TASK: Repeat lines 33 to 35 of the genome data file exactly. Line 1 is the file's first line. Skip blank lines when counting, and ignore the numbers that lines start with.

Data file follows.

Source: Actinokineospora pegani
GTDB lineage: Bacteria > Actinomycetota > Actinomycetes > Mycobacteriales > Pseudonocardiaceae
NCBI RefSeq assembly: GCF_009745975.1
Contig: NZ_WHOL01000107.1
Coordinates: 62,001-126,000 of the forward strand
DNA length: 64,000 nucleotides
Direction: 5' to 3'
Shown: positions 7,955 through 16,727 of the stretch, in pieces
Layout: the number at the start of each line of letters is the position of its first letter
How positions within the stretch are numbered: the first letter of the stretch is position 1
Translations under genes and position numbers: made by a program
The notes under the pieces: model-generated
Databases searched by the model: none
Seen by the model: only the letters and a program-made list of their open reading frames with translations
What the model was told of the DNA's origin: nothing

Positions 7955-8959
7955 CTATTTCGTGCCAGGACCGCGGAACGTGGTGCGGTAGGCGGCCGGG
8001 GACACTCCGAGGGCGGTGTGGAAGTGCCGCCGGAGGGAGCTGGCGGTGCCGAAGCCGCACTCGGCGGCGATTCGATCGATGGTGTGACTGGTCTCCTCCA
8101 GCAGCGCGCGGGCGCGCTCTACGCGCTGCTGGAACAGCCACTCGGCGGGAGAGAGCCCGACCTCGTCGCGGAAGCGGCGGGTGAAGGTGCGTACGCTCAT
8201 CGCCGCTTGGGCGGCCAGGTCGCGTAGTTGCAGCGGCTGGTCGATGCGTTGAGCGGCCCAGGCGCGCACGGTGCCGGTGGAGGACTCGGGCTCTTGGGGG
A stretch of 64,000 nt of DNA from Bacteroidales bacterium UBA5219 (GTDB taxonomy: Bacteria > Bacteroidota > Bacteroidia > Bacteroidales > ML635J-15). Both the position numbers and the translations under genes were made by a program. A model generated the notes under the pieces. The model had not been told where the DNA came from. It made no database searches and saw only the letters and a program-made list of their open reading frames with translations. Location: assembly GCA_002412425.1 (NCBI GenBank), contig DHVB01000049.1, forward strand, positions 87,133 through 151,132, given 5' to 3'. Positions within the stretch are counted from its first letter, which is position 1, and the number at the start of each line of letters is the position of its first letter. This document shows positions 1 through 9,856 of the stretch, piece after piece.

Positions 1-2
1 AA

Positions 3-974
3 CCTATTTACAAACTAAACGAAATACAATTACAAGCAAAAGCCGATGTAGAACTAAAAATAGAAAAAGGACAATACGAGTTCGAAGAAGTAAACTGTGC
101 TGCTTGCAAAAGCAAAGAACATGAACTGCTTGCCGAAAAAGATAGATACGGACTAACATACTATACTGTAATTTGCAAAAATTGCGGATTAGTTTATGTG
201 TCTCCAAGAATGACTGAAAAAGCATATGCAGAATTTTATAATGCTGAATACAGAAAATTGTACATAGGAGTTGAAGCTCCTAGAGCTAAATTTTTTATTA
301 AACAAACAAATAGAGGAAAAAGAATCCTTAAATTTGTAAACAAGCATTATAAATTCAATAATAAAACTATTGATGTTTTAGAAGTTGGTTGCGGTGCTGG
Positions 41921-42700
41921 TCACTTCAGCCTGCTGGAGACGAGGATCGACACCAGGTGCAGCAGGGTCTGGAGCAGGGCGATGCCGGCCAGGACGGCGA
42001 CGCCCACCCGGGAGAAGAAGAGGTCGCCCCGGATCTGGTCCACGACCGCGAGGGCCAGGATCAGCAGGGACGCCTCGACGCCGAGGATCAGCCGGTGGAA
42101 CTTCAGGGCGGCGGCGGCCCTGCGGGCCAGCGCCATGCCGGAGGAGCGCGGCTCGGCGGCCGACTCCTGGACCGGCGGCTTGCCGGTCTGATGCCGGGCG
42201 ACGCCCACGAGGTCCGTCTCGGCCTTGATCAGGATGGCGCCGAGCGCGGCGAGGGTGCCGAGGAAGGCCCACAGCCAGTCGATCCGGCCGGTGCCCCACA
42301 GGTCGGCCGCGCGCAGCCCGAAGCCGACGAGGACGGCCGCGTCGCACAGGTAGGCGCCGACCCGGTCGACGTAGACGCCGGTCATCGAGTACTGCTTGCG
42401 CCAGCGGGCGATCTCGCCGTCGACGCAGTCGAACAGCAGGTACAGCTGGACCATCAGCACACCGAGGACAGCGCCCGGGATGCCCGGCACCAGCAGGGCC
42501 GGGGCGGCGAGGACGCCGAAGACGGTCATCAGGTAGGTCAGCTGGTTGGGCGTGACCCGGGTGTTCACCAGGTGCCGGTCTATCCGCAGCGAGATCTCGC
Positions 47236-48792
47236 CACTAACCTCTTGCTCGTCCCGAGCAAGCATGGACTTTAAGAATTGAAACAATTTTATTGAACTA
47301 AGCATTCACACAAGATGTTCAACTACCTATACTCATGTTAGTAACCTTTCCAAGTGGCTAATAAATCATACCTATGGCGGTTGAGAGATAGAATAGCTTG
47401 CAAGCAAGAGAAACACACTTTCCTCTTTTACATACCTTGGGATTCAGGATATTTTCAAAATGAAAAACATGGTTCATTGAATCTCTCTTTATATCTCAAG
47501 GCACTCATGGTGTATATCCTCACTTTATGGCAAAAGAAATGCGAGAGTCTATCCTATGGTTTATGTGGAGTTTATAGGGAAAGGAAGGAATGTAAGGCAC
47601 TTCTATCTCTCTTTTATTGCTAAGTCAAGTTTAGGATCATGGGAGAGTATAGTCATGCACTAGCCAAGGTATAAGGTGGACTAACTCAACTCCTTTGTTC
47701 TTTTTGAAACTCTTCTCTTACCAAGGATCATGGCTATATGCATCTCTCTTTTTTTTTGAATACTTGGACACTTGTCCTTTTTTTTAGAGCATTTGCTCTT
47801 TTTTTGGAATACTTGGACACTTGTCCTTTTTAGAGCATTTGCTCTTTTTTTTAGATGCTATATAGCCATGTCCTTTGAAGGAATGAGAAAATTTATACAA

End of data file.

42201 ACGCCCACGAGGTCCGTCTCGGCCTTGATCAGGATGGCGCCGAGCGCGGCGAGGGTGCCGAGGAAGGCCCACAGCCAGTCGATCCGGCCGGTGCCCCACA
42301 GGTCGGCCGCGCGCAGCCCGAAGCCGACGAGGACGGCCGCGTCGCACAGGTAGGCGCCGACCCGGTCGACGTAGACGCCGGTCATCGAGTACTGCTTGCG
42401 CCAGCGGGCGATCTCGCCGTCGACGCAGTCGAACAGCAGGTACAGCTGGACCATCAGCACACCGAGGACAGCGCCCGGGATGCCCGGCACCAGCAGGGCC